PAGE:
Migrant Education Outreach Program
Congress authorized the Migrant Education Program to help migrant students
face the enormous challenges and obstacles they experience in obtaining
continuity in their education and completing school. Research has revealed
that migrant students are considered non-resident by schools, have difficulty
in obtaining short spans of instruction from schools, experience cultural
and language barriers, and often lack a sense of belonging and a connection
to their school and community.
Migrant children often function two or more grade levels behind their
peers. They are 20 percent less likely to continue their education past
the eighth grade and have a 50 percent chance of graduating high school.
Migrant children need special attention to compensate for the changes
in their environment.
The Migrant Education Program (MEP) is authorized by Title I, Part
C of the Elementary and Secondary Education Act (ESEA). The MEP provides
formula grants to the state education agencies (SEAs) to establish or
improve programs of education for children of qualifying migrant workers.
These grants assist states in improving educational opportunities for
migrant children to help them succeed in the regular school program,
attain grade-level proficiency, and meet the challenging content and
student performance standards that all children are expected to master.
The Migrant Education Outreach Program (MEOP) was established as a
mechanism to reach migrant families who live in rural and urban school
districts and typically comprise a small percentage of these districts'
enrollments. A variety of educational support services and programs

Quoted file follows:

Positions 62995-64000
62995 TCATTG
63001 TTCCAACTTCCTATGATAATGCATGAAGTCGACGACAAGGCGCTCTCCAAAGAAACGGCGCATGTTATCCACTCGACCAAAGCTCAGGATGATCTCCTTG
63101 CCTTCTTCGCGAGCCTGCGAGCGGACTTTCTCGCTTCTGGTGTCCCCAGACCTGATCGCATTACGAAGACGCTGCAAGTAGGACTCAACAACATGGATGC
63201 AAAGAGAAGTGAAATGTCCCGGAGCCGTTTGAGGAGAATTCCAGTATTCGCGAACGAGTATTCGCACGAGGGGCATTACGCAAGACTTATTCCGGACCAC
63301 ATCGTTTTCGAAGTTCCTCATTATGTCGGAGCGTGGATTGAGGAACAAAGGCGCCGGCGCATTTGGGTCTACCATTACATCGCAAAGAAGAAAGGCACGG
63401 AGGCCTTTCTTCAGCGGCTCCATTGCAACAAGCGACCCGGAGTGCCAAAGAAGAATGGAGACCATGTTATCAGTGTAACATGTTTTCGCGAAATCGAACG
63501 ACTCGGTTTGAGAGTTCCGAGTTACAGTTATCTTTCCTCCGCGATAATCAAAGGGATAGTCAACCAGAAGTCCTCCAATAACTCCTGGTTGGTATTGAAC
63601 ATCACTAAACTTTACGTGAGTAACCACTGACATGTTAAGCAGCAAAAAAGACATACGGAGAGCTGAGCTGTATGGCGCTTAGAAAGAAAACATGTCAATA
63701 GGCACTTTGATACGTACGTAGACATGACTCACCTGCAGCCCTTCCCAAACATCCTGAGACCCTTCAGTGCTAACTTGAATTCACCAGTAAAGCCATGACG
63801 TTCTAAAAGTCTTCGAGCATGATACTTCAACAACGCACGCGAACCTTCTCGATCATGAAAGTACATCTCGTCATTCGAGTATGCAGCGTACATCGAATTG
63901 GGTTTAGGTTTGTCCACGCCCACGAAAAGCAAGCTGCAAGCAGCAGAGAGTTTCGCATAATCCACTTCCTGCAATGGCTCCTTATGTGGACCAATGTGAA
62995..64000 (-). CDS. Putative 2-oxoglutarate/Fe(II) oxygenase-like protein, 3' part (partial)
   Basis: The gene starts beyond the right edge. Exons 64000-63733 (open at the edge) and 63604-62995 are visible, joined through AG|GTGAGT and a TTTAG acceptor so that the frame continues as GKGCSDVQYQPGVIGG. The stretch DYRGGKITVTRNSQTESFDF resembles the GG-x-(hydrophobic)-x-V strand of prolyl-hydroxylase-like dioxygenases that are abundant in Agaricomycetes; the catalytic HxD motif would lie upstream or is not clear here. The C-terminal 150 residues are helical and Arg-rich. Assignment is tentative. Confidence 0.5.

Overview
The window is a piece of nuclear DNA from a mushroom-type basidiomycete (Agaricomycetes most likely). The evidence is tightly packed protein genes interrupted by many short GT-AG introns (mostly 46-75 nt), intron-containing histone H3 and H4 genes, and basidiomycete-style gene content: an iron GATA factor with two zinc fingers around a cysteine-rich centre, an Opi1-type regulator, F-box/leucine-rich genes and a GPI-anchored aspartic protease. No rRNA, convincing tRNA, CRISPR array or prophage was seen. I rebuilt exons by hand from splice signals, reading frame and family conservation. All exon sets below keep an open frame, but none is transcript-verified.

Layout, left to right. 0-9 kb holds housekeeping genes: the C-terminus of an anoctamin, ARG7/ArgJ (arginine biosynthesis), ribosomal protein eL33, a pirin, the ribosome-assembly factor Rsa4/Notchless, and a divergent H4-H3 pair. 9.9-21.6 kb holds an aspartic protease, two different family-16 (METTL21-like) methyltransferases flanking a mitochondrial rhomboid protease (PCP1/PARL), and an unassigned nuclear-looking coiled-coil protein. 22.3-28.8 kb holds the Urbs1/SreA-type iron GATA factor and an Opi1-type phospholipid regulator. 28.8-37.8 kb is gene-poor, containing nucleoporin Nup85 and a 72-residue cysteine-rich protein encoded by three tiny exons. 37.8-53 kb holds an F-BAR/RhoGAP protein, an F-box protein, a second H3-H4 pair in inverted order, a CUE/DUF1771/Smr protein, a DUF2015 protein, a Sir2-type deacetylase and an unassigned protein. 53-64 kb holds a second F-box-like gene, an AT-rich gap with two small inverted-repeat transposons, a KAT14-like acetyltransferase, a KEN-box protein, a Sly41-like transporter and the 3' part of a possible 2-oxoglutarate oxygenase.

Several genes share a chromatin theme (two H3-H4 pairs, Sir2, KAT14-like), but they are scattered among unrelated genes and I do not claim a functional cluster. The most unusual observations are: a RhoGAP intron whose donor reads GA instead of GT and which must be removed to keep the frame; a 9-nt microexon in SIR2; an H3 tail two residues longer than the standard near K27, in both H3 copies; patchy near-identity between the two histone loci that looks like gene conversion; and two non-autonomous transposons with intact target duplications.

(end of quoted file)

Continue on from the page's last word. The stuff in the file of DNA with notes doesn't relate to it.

, including family advocacy, individual tutoring, ESL classes for Out
of School Youth, educational field trips, Promesa Even Start, and Esperanza
Homeless are offered to eligible migrant children free of charge.
Homeless Support Services
Homeless Support Services provides, free of charge, several educational
and advocacy programs to support the education of children in temporary
living situations. Children who are living in Suffolk County and who
do not have a fixed, regular or adequate place to live are entitled
to certain protections under the federal McKinney-Vento Homeless Assistance
Act concerning their education. Advocacy is provided for students, (those
accompanied by their parents and those who are unaccompanied) parents
or anyone working for homeless children in Suffolk County, providing
a case by case evaluation and resolution of their needs. The Teacher
Liaison acts as a coordinator between schools and community agencies
to advocate for these ends. A network of school district Homeless Liaisons
and agency professionals meets 4 times a year for all concerned to learn
and to support each other for the rights of children under the law.
An early intervention program called Mobile-Outreach Parent-Child Home
Program serves families with preschool children through home-visiting
with an early literacy, language development and parent support program.
Homework help is provided in several shelters in Suffolk County to support
children in after-school learning. Professional development training
is provided county-wide. This office also serves as a clearinghouse
of printed information and resources for the success of homeless children
Parent-Child Home Program
The Parent-Child Home Program is designed to stimulate the development
of educationally at-risk Pre-K children. Trained Home Visitors model
to parents/caregivers how to talk and read to their two- and three-year-old
children, using developmentally appropriate books and toys. This family
literacy program is home-based and provides educational services for
each child, preparing him/her to enter pre-school at age four. Children
who complete the Parent-Child Home Program enter school ready to learn
and graduate from high school at the same rate as middle-income students.
This program provides services for 40 at-risk families, and funding
is through subscription in Suffolk County school districts. The Parent-Child
Home Program currently operates in Brentwood and Central Islip School